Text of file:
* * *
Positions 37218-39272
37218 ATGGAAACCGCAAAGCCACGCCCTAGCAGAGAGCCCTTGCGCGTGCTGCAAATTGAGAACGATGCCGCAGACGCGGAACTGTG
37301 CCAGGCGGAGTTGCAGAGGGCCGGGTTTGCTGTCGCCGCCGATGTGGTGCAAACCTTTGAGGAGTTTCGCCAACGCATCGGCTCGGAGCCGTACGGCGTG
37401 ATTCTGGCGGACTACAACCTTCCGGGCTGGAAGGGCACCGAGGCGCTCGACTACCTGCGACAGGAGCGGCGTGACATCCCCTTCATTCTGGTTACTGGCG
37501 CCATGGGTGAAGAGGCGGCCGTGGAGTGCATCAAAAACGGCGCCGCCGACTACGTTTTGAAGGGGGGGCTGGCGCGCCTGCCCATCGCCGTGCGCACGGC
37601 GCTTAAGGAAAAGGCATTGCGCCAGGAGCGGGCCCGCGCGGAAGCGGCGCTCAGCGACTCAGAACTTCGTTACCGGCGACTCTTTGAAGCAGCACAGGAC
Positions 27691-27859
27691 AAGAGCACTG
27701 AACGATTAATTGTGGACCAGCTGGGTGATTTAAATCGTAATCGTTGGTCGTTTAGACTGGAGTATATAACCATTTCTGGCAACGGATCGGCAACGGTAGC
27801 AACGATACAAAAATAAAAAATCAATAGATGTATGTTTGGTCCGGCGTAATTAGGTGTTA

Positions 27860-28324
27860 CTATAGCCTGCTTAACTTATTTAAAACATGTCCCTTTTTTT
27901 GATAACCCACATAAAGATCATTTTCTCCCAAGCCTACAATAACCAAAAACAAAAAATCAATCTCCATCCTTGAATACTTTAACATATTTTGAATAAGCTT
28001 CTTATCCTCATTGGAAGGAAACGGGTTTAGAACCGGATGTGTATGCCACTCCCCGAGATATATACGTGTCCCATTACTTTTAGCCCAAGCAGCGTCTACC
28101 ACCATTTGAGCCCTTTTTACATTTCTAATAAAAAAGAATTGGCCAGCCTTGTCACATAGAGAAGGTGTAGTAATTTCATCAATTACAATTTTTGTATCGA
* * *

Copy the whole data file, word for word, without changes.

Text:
Positions 37218-39272
37218 ATGGAAACCGCAAAGCCACGCCCTAGCAGAGAGCCCTTGCGCGTGCTGCAAATTGAGAACGATGCCGCAGACGCGGAACTGTG
37301 CCAGGCGGAGTTGCAGAGGGCCGGGTTTGCTGTCGCCGCCGATGTGGTGCAAACCTTTGAGGAGTTTCGCCAACGCATCGGCTCGGAGCCGTACGGCGTG
37401 ATTCTGGCGGACTACAACCTTCCGGGCTGGAAGGGCACCGAGGCGCTCGACTACCTGCGACAGGAGCGGCGTGACATCCCCTTCATTCTGGTTACTGGCG
37501 CCATGGGTGAAGAGGCGGCCGTGGAGTGCATCAAAAACGGCGCCGCCGACTACGTTTTGAAGGGGGGGCTGGCGCGCCTGCCCATCGCCGTGCGCACGGC
37601 GCTTAAGGAAAAGGCATTGCGCCAGGAGCGGGCCCGCGCGGAAGCGGCGCTCAGCGACTCAGAACTTCGTTACCGGCGACTCTTTGAAGCAGCACAGGAC
Positions 27691-27859
27691 AAGAGCACTG
27701 AACGATTAATTGTGGACCAGCTGGGTGATTTAAATCGTAATCGTTGGTCGTTTAGACTGGAGTATATAACCATTTCTGGCAACGGATCGGCAACGGTAGC
27801 AACGATACAAAAATAAAAAATCAATAGATGTATGTTTGGTCCGGCGTAATTAGGTGTTA

Positions 27860-28324
27860 CTATAGCCTGCTTAACTTATTTAAAACATGTCCCTTTTTTT
27901 GATAACCCACATAAAGATCATTTTCTCCCAAGCCTACAATAACCAAAAACAAAAAATCAATCTCCATCCTTGAATACTTTAACATATTTTGAATAAGCTT
28001 CTTATCCTCATTGGAAGGAAACGGGTTTAGAACCGGATGTGTATGCCACTCCCCGAGATATATACGTGTCCCATTACTTTTAGCCCAAGCAGCGTCTACC
28101 ACCATTTGAGCCCTTTTTACATTTCTAATAAAAAAGAATTGGCCAGCCTTGTCACATAGAGAAGGTGTAGTAATTTCATCAATTACAATTTTTGTATCGA